Otto, or Up With Dead People (2008)

Running time: 95 Min.
Director/Writer: Bruce La Bruce

Imagine a young John Waters, only with no sense of urgency, more militantly queer, and tone-deaf to the subtleties of satire. There you have Bruce La Bruce, writer/director of Otto, or Up With Dead People. You would think a “gay zombie political porno movie” would be a lot of laughs, or at least creepily arousing (if you’re into that sort of thing). Wrong on both counts.
In interviews, La Bruce has explained his thinking behind this angst-ridden opus, which runs along the lines of “homosexuals are outsiders, zombies are outsiders, thus ‘gay zombie.’” Somebody explain to this guy that 2 + 2 doesn’t equal more two, it equals four, as in “four times too long.”
The story (such as there is) runs like this: Otto the gay zombie may or may not even be a zombie, nobody’s really sure, but he shambles around and eats road kill like one. He falls into the clutches of a Grand Guignol-type director named Medea Yarn and her posse, who has been struggling to make the aforementioned “political gay zombie porno movie” Up With Dead People (her “magnum corpus”) and decides Otto is perfect for it. So we get a lot of arty “film within a film” cliches and a sound mix that sounds like road construction going on outside a disco. Eventually Otto abandons Medea’s film (at its climax, no less) to go find his former boyfriend, who still isn’t interested. Otto decides to leave town, leaving a lot of blood and pointlessness behind.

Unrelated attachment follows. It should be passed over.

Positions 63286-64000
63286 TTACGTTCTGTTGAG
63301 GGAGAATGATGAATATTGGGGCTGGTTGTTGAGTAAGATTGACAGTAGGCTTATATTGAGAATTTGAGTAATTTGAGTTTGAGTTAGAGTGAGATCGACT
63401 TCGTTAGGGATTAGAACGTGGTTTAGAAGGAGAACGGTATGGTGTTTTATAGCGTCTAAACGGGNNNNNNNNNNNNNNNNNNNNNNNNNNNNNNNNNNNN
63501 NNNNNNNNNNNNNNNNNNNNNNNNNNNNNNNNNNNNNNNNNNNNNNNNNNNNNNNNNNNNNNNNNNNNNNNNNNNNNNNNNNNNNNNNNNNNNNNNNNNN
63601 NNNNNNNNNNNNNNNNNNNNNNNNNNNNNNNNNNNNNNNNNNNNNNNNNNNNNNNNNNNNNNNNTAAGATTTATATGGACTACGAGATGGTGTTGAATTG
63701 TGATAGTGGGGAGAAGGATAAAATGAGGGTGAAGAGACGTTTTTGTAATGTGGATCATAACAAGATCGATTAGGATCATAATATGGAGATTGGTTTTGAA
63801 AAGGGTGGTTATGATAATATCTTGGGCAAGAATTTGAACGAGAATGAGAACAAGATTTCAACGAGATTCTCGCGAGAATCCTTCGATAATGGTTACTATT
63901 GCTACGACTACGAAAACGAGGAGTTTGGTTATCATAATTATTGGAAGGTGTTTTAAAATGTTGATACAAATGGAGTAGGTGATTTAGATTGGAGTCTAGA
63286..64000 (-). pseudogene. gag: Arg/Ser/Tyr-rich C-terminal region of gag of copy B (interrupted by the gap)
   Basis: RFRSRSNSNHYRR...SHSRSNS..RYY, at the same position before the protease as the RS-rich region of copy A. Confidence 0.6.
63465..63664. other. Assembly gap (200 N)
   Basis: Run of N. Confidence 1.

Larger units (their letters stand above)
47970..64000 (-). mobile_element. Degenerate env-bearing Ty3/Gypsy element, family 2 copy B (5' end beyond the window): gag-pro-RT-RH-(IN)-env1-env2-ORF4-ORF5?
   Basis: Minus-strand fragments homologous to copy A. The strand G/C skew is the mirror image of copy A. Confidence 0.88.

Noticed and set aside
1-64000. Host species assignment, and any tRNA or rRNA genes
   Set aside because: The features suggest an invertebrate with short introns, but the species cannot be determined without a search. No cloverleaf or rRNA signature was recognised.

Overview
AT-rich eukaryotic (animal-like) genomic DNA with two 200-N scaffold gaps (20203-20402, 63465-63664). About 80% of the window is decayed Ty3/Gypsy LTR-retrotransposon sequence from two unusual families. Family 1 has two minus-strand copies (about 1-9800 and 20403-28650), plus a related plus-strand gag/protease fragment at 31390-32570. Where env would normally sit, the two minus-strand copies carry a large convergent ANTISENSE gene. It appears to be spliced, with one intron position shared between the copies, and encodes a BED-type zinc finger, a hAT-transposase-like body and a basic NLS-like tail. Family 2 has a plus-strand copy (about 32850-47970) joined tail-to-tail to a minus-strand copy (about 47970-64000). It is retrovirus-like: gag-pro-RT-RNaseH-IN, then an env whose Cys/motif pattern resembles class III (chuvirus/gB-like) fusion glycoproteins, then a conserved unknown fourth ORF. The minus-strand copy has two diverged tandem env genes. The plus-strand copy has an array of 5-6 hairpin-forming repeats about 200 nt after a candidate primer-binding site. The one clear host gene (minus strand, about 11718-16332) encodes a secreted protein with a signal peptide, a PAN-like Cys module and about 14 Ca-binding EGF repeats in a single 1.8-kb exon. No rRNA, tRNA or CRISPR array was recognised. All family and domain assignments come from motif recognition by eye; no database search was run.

There are some good points: Jey Crisfar as Otto does a great job as the disaffected youth, the characters in general are intriguing enough, Medea’s ridiculously hammy Ayn Rand-meets-Greta-Garbo speeches occasionally provide a good laugh, and there’s a few smatterings of physical comedy that are cute and/or successful. The nude bodies are generally attractive (at least, at first) and, as the fellow who introduced the film put it in his disclaimer to the audience, “there’s some hardcore gay necrophiliac sex, but it’s done tastefully.”
La Bruce probably intended Otto to be a reaction to the misogynistic, homophobic horror movies we normally get, and that’s certainly a noble idea: the problem is that he fails to provide us with either a good zombie movie, a good pro-gay/pro-feminist political movie or a good porno movie (even a non-zombie orgy at the end fails to interest). The film just lurches from one unfocused concept to the next, ultimately going nowhere in a unsteady shamble, just like the film’s namesake.

(this article originally appeared in Film Threat )

About chasinvictoria

Writer/Editor, Comic Performer, Doctor Who fan, radio DJ, Punk/New Wave/Ska fiend, podcaster, audio editor, film buff, actor, producer, leftie (literally and figuratively), comedian, blogger, teacher, smartarse, and motormouth. Not necessarily in that order.

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